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HSBC Holdings plc Jumps After Spin-Off Plan Revealed

HSBC’s (LSE: HSBA) shares jumped by as much as 4% this morning as investors celebrated, following speculation that the bank is considering a spin-off of its UK consumer bank. 

It’s believed that as part of HSBC’s plan to move away from the UK, the bank will spin off its UK operations, recreating the old Midland Bank, bought by HSBC during 1992. 

According to reports, HSBC’s UK consumer bank would be worth around £20bn. What’s more, the split would help HSBC work its way around the FCA’s strict ring-fencing rules, due to come into force during 2019.

Ringfencing rules will force HSBC, and the bank’s peers, to separate high-street and investment banking arms, a move designed to protect customers from a repeat of the 2008 crisis. The ringfenced high-street side of the business will have a separate management team, computer system and reinforced balance sheet.

HSBC has estimated that the cost of ringfencing its UK high street operations could hit £2bn. So, it might be easier for the bank to split in two.

Interesting development 

Broadly speaking, if HSBC were to spin off its UK operations and move its domicile outside the UK, shareholders would be set to benefit. 

According to City analysts, it would cost HSBC around $2bn to move its headquarters and relocate outside the UK. However, it’s not clear if this figure includes the cost of spinning off the bank’s UK consumer banking arm.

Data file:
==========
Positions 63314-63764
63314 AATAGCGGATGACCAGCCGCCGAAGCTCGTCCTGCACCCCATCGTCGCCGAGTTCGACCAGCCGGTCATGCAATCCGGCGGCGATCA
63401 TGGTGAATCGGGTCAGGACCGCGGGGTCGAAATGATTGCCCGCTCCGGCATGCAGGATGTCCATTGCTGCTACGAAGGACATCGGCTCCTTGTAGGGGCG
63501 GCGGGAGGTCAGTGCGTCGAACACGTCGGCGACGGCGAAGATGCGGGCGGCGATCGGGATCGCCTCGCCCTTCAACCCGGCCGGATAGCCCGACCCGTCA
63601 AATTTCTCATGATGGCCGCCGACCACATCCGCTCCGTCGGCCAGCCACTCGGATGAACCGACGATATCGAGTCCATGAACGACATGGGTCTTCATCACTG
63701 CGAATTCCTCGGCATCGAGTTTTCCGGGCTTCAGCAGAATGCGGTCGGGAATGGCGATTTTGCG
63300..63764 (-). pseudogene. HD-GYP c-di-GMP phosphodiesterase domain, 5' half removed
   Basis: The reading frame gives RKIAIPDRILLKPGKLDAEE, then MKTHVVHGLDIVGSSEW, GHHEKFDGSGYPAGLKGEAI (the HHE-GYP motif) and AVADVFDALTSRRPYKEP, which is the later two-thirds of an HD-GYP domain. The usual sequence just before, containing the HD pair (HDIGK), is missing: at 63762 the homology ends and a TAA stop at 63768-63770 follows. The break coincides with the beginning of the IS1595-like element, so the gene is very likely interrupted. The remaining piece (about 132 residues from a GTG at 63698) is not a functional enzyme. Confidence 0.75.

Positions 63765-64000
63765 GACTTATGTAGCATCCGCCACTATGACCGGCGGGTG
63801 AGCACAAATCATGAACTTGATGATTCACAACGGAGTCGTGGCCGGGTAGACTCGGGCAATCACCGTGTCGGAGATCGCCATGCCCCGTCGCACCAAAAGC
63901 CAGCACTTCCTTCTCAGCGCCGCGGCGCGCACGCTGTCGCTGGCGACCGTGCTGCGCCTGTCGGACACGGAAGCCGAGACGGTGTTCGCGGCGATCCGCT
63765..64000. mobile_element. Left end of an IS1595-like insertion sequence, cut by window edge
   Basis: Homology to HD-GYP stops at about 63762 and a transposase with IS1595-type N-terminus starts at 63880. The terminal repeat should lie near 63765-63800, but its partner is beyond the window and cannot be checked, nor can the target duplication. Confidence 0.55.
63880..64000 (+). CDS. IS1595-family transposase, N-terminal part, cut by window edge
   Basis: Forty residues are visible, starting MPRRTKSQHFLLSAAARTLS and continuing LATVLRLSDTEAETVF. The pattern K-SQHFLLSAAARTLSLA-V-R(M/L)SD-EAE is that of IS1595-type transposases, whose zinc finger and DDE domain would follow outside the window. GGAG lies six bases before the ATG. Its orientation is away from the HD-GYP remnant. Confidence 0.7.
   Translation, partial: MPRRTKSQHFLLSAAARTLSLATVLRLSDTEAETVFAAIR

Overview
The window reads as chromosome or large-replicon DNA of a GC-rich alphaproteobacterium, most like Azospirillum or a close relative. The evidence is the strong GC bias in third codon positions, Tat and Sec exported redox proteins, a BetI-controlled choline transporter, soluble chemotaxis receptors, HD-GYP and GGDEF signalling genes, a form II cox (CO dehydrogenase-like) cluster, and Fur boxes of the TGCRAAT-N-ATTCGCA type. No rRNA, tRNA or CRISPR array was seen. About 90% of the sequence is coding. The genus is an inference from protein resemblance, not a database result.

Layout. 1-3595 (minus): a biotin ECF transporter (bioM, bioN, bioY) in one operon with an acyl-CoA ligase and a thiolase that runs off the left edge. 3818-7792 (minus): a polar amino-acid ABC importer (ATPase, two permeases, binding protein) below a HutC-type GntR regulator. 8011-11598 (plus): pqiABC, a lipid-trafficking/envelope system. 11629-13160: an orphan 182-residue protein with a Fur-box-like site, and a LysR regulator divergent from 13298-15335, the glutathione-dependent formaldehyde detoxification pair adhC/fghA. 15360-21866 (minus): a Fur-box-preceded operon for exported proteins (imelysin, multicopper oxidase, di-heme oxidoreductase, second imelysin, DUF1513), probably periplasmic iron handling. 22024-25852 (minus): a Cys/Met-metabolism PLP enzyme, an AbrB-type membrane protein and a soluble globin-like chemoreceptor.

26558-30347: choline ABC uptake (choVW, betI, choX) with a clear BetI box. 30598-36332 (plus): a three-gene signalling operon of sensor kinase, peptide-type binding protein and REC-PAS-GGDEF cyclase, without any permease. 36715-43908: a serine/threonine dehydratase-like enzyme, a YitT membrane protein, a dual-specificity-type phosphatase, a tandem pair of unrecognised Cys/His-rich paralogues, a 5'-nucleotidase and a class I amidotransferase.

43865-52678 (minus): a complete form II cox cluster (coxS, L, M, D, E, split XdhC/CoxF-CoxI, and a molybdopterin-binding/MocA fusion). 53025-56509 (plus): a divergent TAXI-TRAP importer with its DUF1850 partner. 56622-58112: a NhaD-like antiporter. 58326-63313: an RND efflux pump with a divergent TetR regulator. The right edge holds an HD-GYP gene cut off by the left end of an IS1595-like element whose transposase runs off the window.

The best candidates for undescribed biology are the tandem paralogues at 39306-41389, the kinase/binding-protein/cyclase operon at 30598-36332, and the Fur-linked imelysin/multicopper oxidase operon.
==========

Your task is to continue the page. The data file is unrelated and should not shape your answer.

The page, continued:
Moreover, HSBC is being unfairly targeted by the UK’s bank levy. The levy cost the bank £750m last year, despite the fact that HSBC’s UK operations reported a loss of around £50m. Almost all HSBC’s profit is generated outside the UK. 

If HSBC did decide to move away from the UK, the bank would be able to avoid the majority of the UK’s bank levy. Under changes announced within last month’s Budget, HSBC’s share of the levy could cost the bank $1.8bn a year by 2017. So, the figures clearly stack up.

Sluggish growth

Aside from the one-off costs of moving. If HSBC decides to move away from the UK and spin off its UK operations, the bank’s growth would receive a welcome shot in the arm. 

Indeed, it’s estimated that the bank levy will reduce HSBC’s profits by 7% this year, and spinning off the bank’s UK retail bank arm would improve group return on equity — a key measure of bank profitability. Over the past four years, HSBC has reported a loss of $4bn in Britain, compared to Asia/European profits of $24bn over the same period. 

Overall, a move away from the UK could be the right choice for HSBC and the bank’s shareholders.

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Rupert Hargreaves has no position in any shares mentioned. The Motley Fool UK has recommended HSBC Holdings. We Fools don't all hold the same opinions, but we all believe that considering a diverse range of insights makes us better investors.